Tourism has seen extraordinary growth over the past 20 years, with the number of international tourist arrivals rising from 527 million in 1995 to 1,135 million globally in 2014. The growth of international tourism coupled with the increased reach and use of the internet has led to increased opportunities for child sex tourism. A recent report released by ECPAT International, the Global Study on Sexual Exploitation of Children in Travel and Tourism, finds that the child sex tourism industry is growing. The booming international travel and transportation industry has provided an enabling environment to the violation of children’s rights. This is because child sex offenders make use of facilities offered by tour companies, hotels, resorts, restaurants, roadside rest areas and airlines and also utilize the increasingly advanced global internet connectivity to perpetuate child sexual exploitation.
Despite the perception that most of child sex tourism occurs solely in Southeast Asia, research indicates that more child sex tourism may be occurring in other parts of the world, including in Europe, and the Americas, in part due to the low cost of travel and proximity. For example, there was a recent child sex tourism bust in Colombia. and in the Dominican Republic. Canada and the United States have long been considered source countries for offenders, but they are also, increasingly, destinations. Neither country maintains reliable data on this issue, but there are signs that children are becoming involved at a younger age and that some engage in commercial sex for survival, with indigenous children at particular risk.
ECPAT’s report, finds that in the North American context, the sexual exploitation of children in travel and tourism (SECTT) is perpetrated in two main ways: international SECTT and domestic SECTT. International SECTT takes place when North American child sex offenders travel to another country and there engage in illicit sexual activity with a child, a phenomenon also known as “international child sex tourism”. Domestic SECTT is widespread and takes a number of forms. While North America is not usually considered a “sex tourism” destination, some research has examined the linkages between sex industries and tourism in a small number of cities. A recent law enforcement investigation in Los Angeles, found over 230 child sex tourists who were travelling to Los Angeles to engage in child commercial sexual exploitation.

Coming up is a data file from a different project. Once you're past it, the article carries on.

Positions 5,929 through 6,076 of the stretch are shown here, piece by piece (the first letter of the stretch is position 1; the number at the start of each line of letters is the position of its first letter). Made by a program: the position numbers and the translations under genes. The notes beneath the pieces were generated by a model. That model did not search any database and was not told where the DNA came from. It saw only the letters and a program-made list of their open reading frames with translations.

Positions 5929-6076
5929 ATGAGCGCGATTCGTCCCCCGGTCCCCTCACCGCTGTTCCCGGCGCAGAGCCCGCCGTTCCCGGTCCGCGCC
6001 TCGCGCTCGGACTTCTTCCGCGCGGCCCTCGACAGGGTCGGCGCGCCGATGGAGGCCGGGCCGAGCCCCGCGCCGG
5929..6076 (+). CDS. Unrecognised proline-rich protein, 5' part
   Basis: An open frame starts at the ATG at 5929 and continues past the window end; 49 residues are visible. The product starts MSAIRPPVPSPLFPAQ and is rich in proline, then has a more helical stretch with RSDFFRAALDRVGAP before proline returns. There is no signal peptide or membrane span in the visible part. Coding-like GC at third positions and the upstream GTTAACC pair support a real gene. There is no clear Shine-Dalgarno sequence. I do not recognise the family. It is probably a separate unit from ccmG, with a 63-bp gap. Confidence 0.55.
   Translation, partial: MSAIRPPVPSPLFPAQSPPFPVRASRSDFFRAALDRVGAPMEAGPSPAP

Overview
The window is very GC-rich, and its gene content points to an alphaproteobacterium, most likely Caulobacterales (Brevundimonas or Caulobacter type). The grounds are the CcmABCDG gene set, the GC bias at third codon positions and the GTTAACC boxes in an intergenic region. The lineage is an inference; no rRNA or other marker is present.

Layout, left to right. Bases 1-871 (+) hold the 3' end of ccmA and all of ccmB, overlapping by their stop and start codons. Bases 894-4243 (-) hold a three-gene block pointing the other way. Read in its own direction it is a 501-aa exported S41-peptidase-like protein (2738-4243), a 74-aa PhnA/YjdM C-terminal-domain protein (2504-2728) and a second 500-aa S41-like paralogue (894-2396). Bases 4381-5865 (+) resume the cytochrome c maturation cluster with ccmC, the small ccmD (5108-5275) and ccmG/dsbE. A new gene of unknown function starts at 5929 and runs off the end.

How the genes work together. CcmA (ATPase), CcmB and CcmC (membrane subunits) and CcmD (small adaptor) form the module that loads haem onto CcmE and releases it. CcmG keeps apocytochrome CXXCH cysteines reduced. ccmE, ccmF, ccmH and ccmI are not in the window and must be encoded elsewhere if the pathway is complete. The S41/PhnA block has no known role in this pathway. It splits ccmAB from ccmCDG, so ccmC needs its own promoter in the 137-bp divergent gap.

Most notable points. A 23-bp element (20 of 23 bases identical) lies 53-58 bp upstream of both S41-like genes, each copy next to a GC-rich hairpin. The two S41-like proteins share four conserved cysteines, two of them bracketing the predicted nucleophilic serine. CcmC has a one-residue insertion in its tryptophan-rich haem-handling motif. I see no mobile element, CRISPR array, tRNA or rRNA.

Unfortunately, regulations and laws to protect children from the child-sex tourism are not as robust as they should be. Without real measures to ensure their protection, children are left vulnerable and at risk. In Canada, weaknesses include the relative ease with which registered offenders can leave the country and the lack of information sharing between law enforcement and border authorities. The United States faces similar obstacles, however a new law may offer greater protection. International Megan’s Law, requires that convicted sex offenders report foreign travel to the U.S. government, and requires the U.S. government to notify destination countries of the individual’s arrival. Currently, the Child Exploitation and Obscenity Section of the Justice Department also has a detailed guide on how to report incidents of child sex tourism.
In addition to the existing laws, it is important for communities to be educated about the dangers of child sex tourism and also for consumers to be responsible and to support travel companies that have made public stands against child sex tourism. Check out www.thecode.org for a list of reputable travel vendors.
Ashley Feasley is the Advocacy Director at the Catholic Legal Immigration Network, Inc. (CLINIC).
Photo Credit: The Economist